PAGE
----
Two cheers for The Sun. Your March 15 article on the Harford County rezoning referendum ("Rezoning issue divides allies in Harford") shows that you are hearing from both sides before putting ink to paper. But you still fail to address the real issue: Politicians have given us more sprawl, though the county's professional studies show no need for more intense zoning for the next two decades.
You continue to focus on personalities, especially that of one eccentric whose claim to fame is getting himself arrested for removing illegal real-estate promotional signs and who is now a promoter of the new sprawl bill.
Harford's gadfly has pointed out many cases where legislative zoning authority has been usurped by officials, robbing the county of its ability to control sprawl. While we should be grateful to him for bringing these abuses to light, we cannot accept his zTC solution. We should insist that the law be followed. We could do this by following the lead of other counties and adopting laws giving community groups legal standing to oppose reclassification requests. These cases could then be appealed to courts beyond the influence of the local development industry.
Your March 17 editorial on the county school board referred to the administration's attempts to keep secret a Legg Mason study commissioned by the county. It is this very study that shows that rezonings imposed on us by the politicians are not needed. Perhaps you will eventually connect the dots.
Veterans of Korea conflict deserve our respect, honor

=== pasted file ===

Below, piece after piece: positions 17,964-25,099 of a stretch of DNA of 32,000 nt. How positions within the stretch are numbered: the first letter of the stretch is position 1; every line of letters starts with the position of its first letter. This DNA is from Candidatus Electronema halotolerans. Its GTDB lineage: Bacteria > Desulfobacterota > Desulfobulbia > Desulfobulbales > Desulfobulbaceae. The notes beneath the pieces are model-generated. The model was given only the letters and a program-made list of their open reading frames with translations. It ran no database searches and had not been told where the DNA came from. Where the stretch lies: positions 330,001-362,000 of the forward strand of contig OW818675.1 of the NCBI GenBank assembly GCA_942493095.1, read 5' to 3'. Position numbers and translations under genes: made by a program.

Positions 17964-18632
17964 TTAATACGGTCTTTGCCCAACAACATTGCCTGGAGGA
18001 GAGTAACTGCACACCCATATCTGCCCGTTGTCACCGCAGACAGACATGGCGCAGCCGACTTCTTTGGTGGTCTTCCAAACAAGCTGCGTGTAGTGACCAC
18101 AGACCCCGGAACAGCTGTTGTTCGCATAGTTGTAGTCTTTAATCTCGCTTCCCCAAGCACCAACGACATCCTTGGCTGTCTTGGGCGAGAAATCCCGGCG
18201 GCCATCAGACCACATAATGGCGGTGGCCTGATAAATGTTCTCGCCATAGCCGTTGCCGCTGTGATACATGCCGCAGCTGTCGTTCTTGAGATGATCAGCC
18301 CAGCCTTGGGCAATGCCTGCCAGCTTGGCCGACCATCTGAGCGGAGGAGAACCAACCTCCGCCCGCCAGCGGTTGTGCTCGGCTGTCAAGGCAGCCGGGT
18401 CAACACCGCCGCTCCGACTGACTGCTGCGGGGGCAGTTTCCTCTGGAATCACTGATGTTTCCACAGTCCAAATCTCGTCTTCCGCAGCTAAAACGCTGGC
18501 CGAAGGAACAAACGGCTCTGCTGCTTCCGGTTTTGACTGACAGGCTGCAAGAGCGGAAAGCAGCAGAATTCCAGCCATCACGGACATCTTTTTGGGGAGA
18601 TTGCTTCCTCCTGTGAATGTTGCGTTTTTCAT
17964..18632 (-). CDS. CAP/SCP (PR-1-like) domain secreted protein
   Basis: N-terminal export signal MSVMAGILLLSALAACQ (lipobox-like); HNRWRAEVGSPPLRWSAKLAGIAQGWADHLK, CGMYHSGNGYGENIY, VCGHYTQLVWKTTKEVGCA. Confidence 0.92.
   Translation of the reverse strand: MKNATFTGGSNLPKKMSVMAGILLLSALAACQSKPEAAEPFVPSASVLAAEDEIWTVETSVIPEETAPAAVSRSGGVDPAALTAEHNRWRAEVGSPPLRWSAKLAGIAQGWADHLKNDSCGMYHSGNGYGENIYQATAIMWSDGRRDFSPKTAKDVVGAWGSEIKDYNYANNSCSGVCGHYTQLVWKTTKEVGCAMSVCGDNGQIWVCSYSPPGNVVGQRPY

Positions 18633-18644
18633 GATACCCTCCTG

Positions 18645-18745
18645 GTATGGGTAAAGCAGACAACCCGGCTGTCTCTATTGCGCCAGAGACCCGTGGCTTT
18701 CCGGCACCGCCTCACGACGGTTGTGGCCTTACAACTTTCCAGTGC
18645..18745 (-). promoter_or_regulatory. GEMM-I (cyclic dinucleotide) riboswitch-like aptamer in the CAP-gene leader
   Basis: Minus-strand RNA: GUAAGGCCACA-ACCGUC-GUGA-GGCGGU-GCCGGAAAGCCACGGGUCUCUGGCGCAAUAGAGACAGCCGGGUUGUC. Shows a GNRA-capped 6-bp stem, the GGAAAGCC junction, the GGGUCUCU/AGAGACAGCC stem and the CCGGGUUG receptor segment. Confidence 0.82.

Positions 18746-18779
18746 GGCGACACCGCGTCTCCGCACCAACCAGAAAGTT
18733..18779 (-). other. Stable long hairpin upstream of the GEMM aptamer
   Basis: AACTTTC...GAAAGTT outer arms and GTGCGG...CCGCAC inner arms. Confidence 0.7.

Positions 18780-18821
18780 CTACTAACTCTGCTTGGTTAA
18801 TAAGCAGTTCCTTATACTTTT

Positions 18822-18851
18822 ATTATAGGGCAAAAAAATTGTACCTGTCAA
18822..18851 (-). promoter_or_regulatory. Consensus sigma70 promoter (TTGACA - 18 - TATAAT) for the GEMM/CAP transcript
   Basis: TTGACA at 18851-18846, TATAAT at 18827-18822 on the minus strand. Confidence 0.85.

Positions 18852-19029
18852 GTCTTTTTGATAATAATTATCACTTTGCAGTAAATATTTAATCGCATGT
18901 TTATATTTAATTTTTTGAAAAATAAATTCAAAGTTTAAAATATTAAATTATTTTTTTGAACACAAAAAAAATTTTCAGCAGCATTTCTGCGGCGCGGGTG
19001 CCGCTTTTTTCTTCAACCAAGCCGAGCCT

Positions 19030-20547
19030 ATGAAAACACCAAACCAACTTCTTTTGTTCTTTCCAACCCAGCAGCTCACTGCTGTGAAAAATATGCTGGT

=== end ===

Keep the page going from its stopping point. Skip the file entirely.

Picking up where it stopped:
Kudos to Kevin Cowherd for his wrenchingly evocative March 22 article "Casualties of War" in The Sun.
His narrative of the experiences of the Krepps twins brings again into focus the hell our young, inexperienced, ill-trained, ill-equipped and spottily led troopers went through in that early phase of the war called a "police action."
If one were to review the annals of American forces in ground combat, the horrors and privations experienced by our troops in Korea during those early months would not be surpassed. The young men who survived that ordeal deserve our undying respect; those who did not, our eternal honor.
H. Hoover Yount
New Freedom, Pa.
Chilly classes and crowding par for Catonsville school
The situation at Catonsville Elementary School is not new ("Catonsville Elementary offers charms and ills of old school," March 20). Problems cited in the article date at least to the 1950s.
Between 1952 and 1957, I was a first-grade teacher there. Rarely were the classroom temperatures comfortable. By the time the rooms on the lower level were becoming warm enough, the teachers on the top floor were sending frantic messages to the janitor to cut back on the heat.
Overcrowding was a problem in those days as well. The baby boomers were just reaching school age. Average classroom size was about 35 students. The cafeteria was inadequate, so our first-grade students had to carry their trays back to the classroom and eat at their desks.
One problem we didn't have was concern about security. We enjoyed the many doors, which were frequently left open in warm weather. It's a sad commentary on our changing world that too many doors are considered a problem.
Pub Date: 4/01/98